Stop taking the medication and seek immediate medical attention if any of the following occur:

  • signs of a serious allergic reaction (swelling of face or throat, hives, or difficulty breathing)

Some people may experience side effects other than those listed. Check with your doctor if you notice any symptom that worries you while you are taking this medication.

Are there any other precautions or warnings for this medication?

Before you begin using a medication, be sure to inform your doctor of any medical conditions or allergies you may have, any medications you are taking, whether you are pregnant or breast-feeding, and any other significant facts about your health. These factors may affect how you should use this medication.

Allergic reaction: A severe allergic reaction called angioedema (swelling of the face, hands, throat, and tongue) has been reported in people taking the oral form of oxybutynin (oxybutynin pills). If you experience any of these symptoms while using oxybutynin gel, seek immediate medical attention.

Bladder obstruction: If you have bladder obstruction, you should discuss with your doctor how this medication may affect your medical condition, how your medical condition may affect the dosing and effectiveness of this medication, and whether any special monitoring is needed. You may be at risk of urinary retention (problems emptying your bladder). People with urinary retention should not use oxybutynin gel.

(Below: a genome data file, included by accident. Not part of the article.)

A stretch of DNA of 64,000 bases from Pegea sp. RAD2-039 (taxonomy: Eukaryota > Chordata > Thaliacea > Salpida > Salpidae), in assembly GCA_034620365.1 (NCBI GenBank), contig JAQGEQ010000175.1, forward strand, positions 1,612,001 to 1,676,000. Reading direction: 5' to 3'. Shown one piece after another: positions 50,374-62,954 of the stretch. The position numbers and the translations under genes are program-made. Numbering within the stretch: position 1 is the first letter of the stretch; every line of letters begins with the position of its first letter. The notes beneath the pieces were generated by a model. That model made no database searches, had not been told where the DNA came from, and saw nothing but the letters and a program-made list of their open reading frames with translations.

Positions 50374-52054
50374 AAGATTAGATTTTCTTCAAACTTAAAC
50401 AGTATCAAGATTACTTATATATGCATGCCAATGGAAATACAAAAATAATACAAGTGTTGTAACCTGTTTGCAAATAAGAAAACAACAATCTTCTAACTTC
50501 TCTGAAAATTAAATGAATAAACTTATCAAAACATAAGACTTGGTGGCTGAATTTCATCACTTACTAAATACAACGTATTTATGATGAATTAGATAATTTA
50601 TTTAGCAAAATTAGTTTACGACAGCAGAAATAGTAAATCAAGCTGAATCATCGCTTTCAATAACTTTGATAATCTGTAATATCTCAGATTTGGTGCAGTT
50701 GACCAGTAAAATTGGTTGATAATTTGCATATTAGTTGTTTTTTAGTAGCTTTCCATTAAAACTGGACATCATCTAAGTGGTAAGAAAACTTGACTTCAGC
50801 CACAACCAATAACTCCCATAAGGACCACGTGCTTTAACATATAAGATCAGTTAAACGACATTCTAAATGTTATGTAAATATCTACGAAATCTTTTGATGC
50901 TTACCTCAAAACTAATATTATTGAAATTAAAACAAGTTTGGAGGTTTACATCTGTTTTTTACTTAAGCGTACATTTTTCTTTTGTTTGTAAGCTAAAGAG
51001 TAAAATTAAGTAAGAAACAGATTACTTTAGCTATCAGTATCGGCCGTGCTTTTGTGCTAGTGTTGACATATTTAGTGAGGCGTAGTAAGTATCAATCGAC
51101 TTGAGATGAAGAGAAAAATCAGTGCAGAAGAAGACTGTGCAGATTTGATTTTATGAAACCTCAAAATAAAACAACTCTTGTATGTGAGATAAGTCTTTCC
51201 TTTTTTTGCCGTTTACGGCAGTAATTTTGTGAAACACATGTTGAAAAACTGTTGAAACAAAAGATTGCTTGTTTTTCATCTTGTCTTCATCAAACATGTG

Gastrointestinal disorders: If you have constipation, difficulty emptying bowels, obstructive gastrointestinal disorder, ulcerative colitis, or gastroesophageal reflux, discuss with your doctor how this medication may affect your medical condition, how your medical condition may affect the dosing and effectiveness of this medication, and whether any special monitoring is needed. You may be at risk of gastric retention (stomach obstruction or problems affecting the passage and digestion of food). People with gastric retention should not use oxybutynin gel.

Glaucoma: If you have controlled narrow-angle glaucoma, discuss the benefits and risks of this medication with your doctor. Oxybutynin may worsen this condition.

Heat: Oxybutynin gel may decrease sweating. Take care to stay cool (stay indoors, use air conditioning) to help prevent overheating in warm or hot temperatures.

Liver and kidney function: If you have reduced kidney or liver function, discuss with your doctor how this medication may affect your medical condition, how your medical condition may affect the dosing and effectiveness of this medication, and whether any special monitoring is needed.

Skin conditions: You should avoid applying the medication on areas with eczema, seborrhea, or psoriasis. If you have any of these conditions, discuss with your doctor how this medication may affect your medical condition, how your medical condition may affect the dosing and effectiveness of this medication, and whether any special monitoring is needed.